Margaret’s medals are a dream birthday gift
'AM I dreaming, or is this all really happening?'
Those were the poignant words of Margaret Doddington as she received special recognition of her role in the second world war, 70 years after she served her country.
There were smiles, and tears, of joy as the champagne corks popped to celebrate Mrs Doddington's 92nd birthday at Squirrel Lodge residential care home in Pakefield last Thursday – because, unbeknown to her, she was also about to receive an extra-special surprise along with her cake, gifts and cards.
Former soldier Rob Whitehead, from Lowestoft, was on hand to present Mrs Doddington with the war medal and the defence medal in honour of her efforts as a member of the Auxiliary Territorial Service (ATS) .
It came after months of effort by her friend Philip Moore and his wife Patricia to secure them for her.
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Mr Moore applied to the Ministry of Defence for the medals and even arranged for Mr Whitehead to present them on Mrs Doddington's birthday while wearing his former Army uniform. As well as the two medals, she has also been honoured as a life member of the Women's Royal Army Corps.
Before making the presentation, Mr Whitehead, an Iraq war veteran, told her: 'The under-secretary of state for defence (armed forces) presents his compliments and by command of the defence council has the honour to transmit the enclosed awards granted for service during the war of 1939-45.'
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On receiving her medals, a delighted Mrs Doddington who has lived in Lowestoft for 72 years, said: 'Oh thank you so much – you have overwhelmed me. It is a dream. I can't believe it.'
After being conscripted into the ATS in 1940, aged 20, Mrs Doddington arrived in Lowestoft from Sunderland.
'I had never even have heard of Lowestoft until we got here,' she said. 'I was with 558 Battery, 161 Regiment, and we were the first mixed battery of the ATS. We took over from an all-male unit on the golf course.'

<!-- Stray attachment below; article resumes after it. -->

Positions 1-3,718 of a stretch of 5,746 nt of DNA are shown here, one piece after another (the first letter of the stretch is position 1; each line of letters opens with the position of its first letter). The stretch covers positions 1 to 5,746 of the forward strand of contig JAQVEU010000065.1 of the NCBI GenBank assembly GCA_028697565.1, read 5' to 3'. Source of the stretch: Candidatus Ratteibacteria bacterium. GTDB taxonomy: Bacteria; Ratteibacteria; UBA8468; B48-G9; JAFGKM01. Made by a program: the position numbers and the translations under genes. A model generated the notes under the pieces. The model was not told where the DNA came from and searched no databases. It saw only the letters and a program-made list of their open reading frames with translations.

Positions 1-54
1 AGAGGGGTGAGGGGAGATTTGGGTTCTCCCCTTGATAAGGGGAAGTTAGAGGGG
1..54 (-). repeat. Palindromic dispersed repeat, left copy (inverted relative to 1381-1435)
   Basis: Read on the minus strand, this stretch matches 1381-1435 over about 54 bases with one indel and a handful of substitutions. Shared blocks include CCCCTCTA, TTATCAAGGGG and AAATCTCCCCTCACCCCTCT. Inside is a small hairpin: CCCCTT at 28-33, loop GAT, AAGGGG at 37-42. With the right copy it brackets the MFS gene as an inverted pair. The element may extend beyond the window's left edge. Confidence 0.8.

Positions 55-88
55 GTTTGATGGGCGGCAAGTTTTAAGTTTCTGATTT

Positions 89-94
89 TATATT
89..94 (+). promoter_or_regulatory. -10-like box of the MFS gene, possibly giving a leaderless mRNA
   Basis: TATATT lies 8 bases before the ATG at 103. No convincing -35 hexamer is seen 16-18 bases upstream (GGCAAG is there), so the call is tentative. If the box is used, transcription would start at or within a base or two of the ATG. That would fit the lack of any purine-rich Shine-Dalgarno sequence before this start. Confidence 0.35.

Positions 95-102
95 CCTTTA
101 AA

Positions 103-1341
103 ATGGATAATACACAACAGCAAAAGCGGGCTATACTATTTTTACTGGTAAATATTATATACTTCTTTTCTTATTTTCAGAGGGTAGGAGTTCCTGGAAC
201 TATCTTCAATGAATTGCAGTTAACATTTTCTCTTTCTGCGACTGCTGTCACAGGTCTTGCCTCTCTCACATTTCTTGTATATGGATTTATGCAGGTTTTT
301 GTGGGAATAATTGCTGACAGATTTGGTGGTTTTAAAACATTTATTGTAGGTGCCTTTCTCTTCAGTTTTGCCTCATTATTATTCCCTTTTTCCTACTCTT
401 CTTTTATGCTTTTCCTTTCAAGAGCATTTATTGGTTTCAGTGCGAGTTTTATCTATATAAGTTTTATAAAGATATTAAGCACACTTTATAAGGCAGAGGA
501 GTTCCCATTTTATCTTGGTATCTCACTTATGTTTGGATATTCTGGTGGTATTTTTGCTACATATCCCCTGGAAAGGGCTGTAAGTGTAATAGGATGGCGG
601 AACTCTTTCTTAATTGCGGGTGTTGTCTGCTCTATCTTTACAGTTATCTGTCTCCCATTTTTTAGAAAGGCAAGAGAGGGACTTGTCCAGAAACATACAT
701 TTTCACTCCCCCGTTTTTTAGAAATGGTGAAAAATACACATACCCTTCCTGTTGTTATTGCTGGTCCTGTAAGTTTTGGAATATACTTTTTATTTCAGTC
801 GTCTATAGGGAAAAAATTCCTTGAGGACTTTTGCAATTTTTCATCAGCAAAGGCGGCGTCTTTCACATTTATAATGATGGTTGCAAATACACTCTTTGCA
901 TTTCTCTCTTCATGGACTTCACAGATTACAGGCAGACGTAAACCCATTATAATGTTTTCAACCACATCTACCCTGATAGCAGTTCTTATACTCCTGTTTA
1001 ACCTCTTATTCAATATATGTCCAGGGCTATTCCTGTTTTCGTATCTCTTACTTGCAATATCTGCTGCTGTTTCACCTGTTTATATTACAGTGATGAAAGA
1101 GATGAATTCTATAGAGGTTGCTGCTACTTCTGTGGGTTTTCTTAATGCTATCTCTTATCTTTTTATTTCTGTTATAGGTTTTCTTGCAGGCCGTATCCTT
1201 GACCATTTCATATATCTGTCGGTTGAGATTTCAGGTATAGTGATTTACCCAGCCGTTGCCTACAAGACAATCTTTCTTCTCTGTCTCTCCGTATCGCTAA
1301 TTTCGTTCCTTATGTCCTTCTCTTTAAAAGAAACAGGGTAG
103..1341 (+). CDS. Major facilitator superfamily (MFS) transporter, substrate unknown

Recalling how she and her fellow conscripts were based in evacuated houses, three to a room, she said: 'They kept moving us around, and I remember going to Derby for a 'rest' once.
'The unit was eventually disbanded and I went to the Pay Corps in Edinburgh instead.'
She added: 'I do remember the Wrens in Lowestoft used to get free bus travel, but us ATS girls had to pay! On our rare evenings off we used to go across the road, take our cap badges off, and pinch apples from the orchard.'
Among those at the presentation was Mrs Doddington's eldest son, Eddie, who said: 'I'm extremely happy for mum.'
Echoing those sentiments, Mr Moore said Mrs Doddington had a 'heart of gold' and deserved her honour.
Mr Whitehead, 30, said he was delighted to be asked to play a part in the presentation which was 'absolutely brilliant.'
Hailing from Doncaster, he joined the Army aged 20 and after serving all over the world – including in Germany and Iraq where he completed two winter tours. He also worked with a specialist sniper team in Iran for three weeks.
After finishing his service in September 2010, he joined the US Army in Kuwait before coming to live in Lowestoft.
A fortnight ago he was at the Remembrance Parade in Lowestoft when he was approached by Mr Moore and asked if he could help with 'a special presentation'.